Reliability of exploits and consequences for decision support


  1. Dondo, M.
  2. Risto, J.
  3. Sawilla, R.
Corporate Authors
Defence Research and Development Canada, Ottawa Research Centre, Ottawa ON (CAN);NATO Communications and Information Agency, The Hague (Netherlands)
Limited public information is available about the actual likelihood of success that attackers will have when attempting to exploit a particular vulnerability. The metrics that are available are therefore used to meet the demand for this type of information but that usage does not lead to an accurate threat picture. The exploitability of specific vulnerabilities depends upon the network environment and the attacker of concern, thus there is no reason to expect that metric information that does not include these attributes in its scope will lead to a correct mitigation prioritization, even if that metric information is correct within its scope. However, insufficient threat information, or an incomplete understanding of the scope of particular metrics, leaves network defenders to use the metrics they have for purposes outside of their scope, and that can cause network defenders to prioritize mitigations inappropriately. In this paper we model the largest class of attackers – a basic attacker who uses the widely available Metasploit Framework (MSF) penetration testing tool with its dictionary of exploits. We show that there is only a moderate relationship between the popular Common Vulnerability Scoring System (CVSS) exploitability metric, which provides an indication of the exploitability of a vulnerability, and the success of an attacker in our attacker model. In environments where resources are constrained so that vulnerability mitigation must be prioritized, this work demon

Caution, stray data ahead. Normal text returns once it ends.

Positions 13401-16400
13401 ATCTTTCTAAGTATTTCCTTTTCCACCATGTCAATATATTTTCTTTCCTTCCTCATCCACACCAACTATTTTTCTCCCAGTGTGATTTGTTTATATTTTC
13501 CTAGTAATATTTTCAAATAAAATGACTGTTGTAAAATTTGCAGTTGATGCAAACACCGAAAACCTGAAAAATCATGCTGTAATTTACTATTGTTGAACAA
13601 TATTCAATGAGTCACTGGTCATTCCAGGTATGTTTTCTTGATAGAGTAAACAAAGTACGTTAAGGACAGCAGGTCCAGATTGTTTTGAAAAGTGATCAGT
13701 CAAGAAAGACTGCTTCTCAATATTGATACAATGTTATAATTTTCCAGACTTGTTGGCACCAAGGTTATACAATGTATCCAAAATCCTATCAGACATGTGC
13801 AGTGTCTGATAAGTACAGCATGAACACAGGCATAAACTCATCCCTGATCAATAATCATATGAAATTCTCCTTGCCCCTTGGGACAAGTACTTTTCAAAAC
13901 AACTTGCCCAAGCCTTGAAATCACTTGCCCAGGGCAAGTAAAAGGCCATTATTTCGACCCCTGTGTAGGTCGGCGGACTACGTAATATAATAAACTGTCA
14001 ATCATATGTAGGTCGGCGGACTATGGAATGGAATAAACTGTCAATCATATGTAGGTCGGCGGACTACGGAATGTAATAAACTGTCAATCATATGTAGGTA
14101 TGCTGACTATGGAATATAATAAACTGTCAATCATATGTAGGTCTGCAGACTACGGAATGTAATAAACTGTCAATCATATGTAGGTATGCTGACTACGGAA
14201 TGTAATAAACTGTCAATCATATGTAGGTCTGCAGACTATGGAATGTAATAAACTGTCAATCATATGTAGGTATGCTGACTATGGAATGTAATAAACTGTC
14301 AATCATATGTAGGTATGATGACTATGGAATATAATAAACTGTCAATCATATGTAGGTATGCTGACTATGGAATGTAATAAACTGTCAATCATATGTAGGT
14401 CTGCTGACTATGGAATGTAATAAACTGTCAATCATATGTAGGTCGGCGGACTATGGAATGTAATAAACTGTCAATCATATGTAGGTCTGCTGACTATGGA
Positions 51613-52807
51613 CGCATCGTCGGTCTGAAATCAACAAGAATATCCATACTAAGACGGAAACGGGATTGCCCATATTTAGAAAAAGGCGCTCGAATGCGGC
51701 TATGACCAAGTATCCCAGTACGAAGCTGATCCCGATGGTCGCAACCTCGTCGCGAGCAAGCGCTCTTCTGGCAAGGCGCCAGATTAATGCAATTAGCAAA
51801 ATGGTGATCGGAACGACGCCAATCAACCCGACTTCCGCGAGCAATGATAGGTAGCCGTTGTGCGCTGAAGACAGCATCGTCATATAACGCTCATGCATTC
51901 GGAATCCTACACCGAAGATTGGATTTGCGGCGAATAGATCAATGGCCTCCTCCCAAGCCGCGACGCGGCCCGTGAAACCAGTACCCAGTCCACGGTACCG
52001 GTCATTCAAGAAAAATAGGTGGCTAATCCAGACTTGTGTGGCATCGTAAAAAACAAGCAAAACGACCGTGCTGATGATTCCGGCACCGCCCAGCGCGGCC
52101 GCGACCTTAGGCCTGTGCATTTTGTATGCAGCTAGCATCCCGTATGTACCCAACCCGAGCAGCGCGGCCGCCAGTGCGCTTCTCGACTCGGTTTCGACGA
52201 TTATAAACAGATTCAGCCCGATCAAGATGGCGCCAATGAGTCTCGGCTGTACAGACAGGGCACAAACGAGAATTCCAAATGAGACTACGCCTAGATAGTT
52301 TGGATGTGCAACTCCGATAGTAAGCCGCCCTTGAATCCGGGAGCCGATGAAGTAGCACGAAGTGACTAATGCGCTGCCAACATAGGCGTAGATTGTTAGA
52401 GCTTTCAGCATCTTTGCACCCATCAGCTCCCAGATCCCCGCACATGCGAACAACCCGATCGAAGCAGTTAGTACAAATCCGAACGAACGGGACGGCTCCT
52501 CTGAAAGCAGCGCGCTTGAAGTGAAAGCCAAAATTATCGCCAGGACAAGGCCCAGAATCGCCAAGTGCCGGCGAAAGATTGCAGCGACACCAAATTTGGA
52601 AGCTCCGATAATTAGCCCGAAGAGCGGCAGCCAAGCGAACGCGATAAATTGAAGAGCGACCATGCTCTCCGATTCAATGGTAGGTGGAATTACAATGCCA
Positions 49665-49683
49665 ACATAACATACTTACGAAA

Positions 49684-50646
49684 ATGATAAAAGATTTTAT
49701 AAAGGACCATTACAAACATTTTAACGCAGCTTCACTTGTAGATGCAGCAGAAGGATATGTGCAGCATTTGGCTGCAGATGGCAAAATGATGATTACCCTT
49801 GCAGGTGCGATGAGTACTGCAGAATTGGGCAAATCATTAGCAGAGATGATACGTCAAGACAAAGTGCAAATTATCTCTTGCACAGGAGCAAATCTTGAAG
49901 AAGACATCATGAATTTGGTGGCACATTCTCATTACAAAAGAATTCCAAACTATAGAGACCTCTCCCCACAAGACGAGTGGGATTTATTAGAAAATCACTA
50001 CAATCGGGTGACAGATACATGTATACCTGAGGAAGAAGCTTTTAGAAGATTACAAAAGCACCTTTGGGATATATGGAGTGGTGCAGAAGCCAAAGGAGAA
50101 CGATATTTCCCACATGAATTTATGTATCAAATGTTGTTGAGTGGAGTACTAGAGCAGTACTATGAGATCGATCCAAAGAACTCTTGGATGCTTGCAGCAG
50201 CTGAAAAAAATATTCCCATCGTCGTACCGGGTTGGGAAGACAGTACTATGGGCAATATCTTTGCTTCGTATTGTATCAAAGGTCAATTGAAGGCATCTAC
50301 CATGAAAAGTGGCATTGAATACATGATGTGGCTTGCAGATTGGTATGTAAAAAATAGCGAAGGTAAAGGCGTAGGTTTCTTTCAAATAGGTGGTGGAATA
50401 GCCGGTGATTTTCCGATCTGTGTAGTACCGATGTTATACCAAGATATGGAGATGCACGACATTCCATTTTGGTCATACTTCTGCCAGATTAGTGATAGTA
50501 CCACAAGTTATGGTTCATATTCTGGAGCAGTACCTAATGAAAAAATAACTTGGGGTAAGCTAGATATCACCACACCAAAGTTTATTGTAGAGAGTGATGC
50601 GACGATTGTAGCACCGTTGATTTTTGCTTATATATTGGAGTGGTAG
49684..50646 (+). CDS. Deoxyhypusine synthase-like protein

Computer Network Defence Vulnerability exploitation
Report Number
DRDC-RDDC-2015-N061 — External Literature
Date of publication
24 Aug 2015
Number of Pages
Electronic Document(PDF)

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